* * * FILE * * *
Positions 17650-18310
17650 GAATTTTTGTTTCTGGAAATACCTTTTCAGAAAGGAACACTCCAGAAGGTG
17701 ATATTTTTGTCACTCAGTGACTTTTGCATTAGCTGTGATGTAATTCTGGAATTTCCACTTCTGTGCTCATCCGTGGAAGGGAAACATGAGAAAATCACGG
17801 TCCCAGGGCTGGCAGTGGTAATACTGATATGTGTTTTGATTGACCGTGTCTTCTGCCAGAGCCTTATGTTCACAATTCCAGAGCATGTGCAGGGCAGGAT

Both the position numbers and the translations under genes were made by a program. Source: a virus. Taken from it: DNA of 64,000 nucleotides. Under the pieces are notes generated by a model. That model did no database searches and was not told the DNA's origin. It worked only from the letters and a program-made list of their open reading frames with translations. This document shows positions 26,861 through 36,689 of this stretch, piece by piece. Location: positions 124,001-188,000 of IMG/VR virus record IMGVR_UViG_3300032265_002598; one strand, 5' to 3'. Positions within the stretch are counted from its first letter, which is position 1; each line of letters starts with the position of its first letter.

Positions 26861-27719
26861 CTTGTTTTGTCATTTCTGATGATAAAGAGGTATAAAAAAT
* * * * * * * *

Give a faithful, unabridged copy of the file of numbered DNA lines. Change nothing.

Positions 17650-18310
17650 GAATTTTTGTTTCTGGAAATACCTTTTCAGAAAGGAACACTCCAGAAGGTG
17701 ATATTTTTGTCACTCAGTGACTTTTGCATTAGCTGTGATGTAATTCTGGAATTTCCACTTCTGTGCTCATCCGTGGAAGGGAAACATGAGAAAATCACGG
17801 TCCCAGGGCTGGCAGTGGTAATACTGATATGTGTTTTGATTGACCGTGTCTTCTGCCAGAGCCTTATGTTCACAATTCCAGAGCATGTGCAGGGCAGGAT

Both the position numbers and the translations under genes were made by a program. Source: a virus. Taken from it: DNA of 64,000 nucleotides. Under the pieces are notes generated by a model. That model did no database searches and was not told the DNA's origin. It worked only from the letters and a program-made list of their open reading frames with translations. This document shows positions 26,861 through 36,689 of this stretch, piece by piece. Location: positions 124,001-188,000 of IMG/VR virus record IMGVR_UViG_3300032265_002598; one strand, 5' to 3'. Positions within the stretch are counted from its first letter, which is position 1; each line of letters starts with the position of its first letter.

Positions 26861-27719
26861 CTTGTTTTGTCATTTCTGATGATAAAGAGGTATAAAAAAT